A period photograph album, with 14 images of the observatory, each measuring approximately 4 ½ x 7 ¼ inches, mounted on thick card stock leaves. The Naval Observatory was founded in 1830, and construction of its new observatory, located at 24th & E Streets, NW, in Washington, D.C., was completed in 1844. Matthew Fontaine Maury was appointed its first superintendent. The images show buildings on the grounds of this location in Foggy Bottom, including two of the Observatory dome, and two of a solar heliostat. Lieutenant A.G. Winterhalter was assigned to the Naval Observatory in 1884, and was in charge of photography and inspection of instruments; he was also assigned to prepare the Observatory's exhibit at the Centennial Exposition of the Ohio Valley and Central States held in Cincinnati in 1888. From a report by Commander Allan D. Brown, Assistant Superintendent of the Naval Observatory, from October 29, 1888: "The preparation of the photographic portion of the exhibit was entrusted to Lieut. A.G. Winterhalter, who devoted much time and attention to this duty. The result of his labor was a series of photographs of the Observatory, instruments, etc., much more complete than the Observatory has ever before possessed." Winterhalter's own report on the exhibition includes a list of photographs of the Observatory which were included in the display: the Transit Circle building, the 9.6 inch Equatorial refractor, the great dome and prime vertical room, Compass House Nos. 1 & 2, etc. Perhaps this album which contains some of these listed images was created by him in conjunction with the exhibit and given to a relative, friend, or official. The Observatory did not move to its current location on Massachusetts Avenue in Washington, D.C., until 1893. According to the Naval Observatory's official website, the old Observatory in Foggy Bottom was declared a National Historic landmark in 1966 and was for a time the home of the Navy's Bureau of Medicine and Surgery. Pebbled leather photograph album (rubbed), gilt lettering on front cover "U.S. Naval Observatory. 1888. L.C.W." Front board detached, spine perished; some soiling to margins of the backing boards. Item #60279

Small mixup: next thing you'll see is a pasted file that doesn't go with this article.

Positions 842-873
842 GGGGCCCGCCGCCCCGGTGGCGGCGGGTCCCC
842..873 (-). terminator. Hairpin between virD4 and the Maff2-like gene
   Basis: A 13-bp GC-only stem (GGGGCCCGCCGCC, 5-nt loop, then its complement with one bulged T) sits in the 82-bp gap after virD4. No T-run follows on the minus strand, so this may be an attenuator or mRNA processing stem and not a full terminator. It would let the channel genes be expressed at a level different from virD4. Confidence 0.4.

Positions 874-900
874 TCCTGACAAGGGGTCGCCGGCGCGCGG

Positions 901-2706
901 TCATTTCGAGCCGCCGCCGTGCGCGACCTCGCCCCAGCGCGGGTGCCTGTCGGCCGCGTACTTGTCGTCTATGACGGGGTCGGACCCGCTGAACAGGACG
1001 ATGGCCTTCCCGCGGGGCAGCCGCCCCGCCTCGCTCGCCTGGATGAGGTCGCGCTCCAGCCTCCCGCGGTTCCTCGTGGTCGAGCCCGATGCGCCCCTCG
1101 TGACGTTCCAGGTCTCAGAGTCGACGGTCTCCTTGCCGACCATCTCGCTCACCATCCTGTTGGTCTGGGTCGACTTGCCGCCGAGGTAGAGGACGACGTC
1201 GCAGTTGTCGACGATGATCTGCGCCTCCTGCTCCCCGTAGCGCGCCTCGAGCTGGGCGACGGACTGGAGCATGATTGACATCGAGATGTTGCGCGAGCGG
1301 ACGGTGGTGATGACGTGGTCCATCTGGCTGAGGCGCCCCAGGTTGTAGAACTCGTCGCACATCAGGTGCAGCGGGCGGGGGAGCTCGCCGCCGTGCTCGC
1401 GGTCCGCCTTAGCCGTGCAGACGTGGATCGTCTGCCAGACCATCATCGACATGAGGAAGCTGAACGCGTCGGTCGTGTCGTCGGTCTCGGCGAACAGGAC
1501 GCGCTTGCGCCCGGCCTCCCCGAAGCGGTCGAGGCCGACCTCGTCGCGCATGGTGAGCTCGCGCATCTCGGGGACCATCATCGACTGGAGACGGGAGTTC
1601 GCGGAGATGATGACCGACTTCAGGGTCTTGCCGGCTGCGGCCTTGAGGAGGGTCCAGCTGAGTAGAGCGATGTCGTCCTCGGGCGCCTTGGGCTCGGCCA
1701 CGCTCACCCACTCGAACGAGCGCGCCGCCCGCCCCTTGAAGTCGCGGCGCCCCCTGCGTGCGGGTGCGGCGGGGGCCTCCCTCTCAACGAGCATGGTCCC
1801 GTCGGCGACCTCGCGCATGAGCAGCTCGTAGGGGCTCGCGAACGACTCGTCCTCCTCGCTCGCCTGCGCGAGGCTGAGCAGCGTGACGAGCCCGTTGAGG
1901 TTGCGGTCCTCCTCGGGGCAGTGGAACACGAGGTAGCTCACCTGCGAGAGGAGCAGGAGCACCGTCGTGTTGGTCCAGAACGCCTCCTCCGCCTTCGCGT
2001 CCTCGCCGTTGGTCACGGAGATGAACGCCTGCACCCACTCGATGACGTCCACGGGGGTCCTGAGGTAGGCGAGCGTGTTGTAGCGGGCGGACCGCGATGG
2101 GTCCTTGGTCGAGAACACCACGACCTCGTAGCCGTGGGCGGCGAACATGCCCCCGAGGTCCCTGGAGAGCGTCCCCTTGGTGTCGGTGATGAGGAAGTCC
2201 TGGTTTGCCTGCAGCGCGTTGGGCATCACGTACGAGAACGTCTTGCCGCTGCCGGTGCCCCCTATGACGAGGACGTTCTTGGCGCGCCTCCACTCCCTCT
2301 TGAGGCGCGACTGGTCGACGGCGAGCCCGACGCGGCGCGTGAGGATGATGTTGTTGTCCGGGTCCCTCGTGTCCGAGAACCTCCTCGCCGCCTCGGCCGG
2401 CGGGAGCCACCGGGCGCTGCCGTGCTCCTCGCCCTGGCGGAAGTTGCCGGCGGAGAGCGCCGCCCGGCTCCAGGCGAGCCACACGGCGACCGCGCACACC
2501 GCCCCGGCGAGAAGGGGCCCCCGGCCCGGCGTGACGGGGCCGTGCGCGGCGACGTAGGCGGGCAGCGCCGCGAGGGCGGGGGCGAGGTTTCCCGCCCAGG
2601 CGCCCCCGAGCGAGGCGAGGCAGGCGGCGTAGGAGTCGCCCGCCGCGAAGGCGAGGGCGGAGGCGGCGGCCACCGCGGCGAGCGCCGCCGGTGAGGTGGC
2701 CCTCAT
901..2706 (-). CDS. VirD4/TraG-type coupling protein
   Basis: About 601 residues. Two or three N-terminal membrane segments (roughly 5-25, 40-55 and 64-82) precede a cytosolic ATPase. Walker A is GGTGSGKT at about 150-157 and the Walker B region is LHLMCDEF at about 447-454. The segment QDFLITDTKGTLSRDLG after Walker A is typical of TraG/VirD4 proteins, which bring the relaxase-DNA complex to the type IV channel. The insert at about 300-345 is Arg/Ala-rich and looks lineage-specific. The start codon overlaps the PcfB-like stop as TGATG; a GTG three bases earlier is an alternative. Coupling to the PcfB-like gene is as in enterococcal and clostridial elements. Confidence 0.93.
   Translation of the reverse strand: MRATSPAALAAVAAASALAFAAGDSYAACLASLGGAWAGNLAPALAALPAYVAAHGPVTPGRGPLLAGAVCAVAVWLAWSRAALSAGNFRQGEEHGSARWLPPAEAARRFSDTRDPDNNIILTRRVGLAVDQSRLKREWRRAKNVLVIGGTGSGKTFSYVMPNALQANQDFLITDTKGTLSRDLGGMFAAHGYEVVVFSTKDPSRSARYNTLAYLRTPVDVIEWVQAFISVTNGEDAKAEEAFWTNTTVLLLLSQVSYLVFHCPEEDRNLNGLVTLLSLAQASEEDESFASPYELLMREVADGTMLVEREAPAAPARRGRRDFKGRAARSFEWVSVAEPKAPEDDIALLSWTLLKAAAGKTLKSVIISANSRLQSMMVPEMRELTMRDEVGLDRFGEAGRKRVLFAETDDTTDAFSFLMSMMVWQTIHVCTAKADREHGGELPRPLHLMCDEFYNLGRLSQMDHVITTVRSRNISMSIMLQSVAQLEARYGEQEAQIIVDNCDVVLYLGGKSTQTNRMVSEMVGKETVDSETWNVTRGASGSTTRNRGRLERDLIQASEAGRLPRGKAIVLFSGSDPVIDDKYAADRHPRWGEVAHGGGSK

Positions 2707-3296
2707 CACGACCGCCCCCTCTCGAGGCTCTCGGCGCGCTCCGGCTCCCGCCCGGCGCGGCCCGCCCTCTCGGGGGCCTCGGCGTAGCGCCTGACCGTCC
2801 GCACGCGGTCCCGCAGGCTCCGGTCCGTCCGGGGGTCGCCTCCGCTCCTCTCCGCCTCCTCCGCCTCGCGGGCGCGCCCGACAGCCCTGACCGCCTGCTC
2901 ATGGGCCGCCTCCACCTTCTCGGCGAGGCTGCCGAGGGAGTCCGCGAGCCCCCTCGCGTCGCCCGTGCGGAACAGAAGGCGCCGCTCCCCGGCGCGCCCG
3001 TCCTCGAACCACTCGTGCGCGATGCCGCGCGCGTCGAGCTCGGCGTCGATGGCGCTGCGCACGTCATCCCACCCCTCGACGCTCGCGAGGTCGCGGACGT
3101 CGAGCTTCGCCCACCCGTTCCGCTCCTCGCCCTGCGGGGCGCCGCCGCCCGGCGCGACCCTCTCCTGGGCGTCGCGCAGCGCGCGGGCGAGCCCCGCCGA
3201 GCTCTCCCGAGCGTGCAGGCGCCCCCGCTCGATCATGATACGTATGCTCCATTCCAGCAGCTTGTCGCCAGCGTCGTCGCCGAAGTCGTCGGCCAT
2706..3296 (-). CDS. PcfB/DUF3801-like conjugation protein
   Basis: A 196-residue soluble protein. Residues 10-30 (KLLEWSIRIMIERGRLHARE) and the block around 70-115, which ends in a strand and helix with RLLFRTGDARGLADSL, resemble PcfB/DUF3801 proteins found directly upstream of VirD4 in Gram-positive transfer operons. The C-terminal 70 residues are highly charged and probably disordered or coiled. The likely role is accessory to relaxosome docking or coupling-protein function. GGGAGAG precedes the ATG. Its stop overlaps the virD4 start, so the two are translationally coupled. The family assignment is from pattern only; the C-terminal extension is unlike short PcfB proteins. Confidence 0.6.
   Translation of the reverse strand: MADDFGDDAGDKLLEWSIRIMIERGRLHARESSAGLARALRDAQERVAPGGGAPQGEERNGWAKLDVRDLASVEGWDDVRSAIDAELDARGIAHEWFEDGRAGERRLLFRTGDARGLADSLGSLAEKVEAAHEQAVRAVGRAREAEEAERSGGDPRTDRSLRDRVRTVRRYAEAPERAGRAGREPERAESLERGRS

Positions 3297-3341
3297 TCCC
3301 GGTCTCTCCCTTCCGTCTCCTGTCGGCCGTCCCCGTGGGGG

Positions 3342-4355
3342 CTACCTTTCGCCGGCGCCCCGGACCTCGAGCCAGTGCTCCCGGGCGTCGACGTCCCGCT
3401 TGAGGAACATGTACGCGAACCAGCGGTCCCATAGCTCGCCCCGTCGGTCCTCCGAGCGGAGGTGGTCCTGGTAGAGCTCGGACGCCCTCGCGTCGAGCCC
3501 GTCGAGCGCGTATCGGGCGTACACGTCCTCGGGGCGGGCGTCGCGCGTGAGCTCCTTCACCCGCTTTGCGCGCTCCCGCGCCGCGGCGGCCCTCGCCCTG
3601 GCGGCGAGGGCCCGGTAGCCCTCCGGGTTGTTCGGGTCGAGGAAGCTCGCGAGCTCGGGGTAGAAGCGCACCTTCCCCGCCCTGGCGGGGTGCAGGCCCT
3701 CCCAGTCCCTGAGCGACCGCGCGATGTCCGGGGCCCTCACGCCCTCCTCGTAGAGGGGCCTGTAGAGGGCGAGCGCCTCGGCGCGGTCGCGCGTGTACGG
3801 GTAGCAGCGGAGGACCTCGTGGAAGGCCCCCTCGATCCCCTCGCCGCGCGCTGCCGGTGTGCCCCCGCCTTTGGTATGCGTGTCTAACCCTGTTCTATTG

The U.S. Naval Observatory in Foggy Bottom was described in "Boyd's Directory of the District of Columbia," [Washington, DC: c.1879], p.809: "The site is a beautiful one, having a commanding view of the surrounding country. It occupies a high rank among the observatories of the world, there being but one (that in Russia) superior to it. By it, is regulated the time of the city and Government, and from it is calculated the longitude of the Western Hemisphere." This optimistic view of the site was not shared by all. The area around the Observatory was swampy and Admiral John Rodgers, who became superintendent of the Naval Observatory in 1877, declared "that the malarious influences surrounding it were notorious, and that from May to about the middle of October the officers whose services were necessarily in the Observatory at night, paid the penalty in impaired health and diminished efficiency. The fogs which arise from the river, driven by the prevailing winds, float above the instruments and lessen their usefulness." [see: Steven J. Dick's book, "Sky and Ocean Joined: The U.S. Naval Observatory 1830-2000," [Cambridge Univ. Press, 2003] p.297].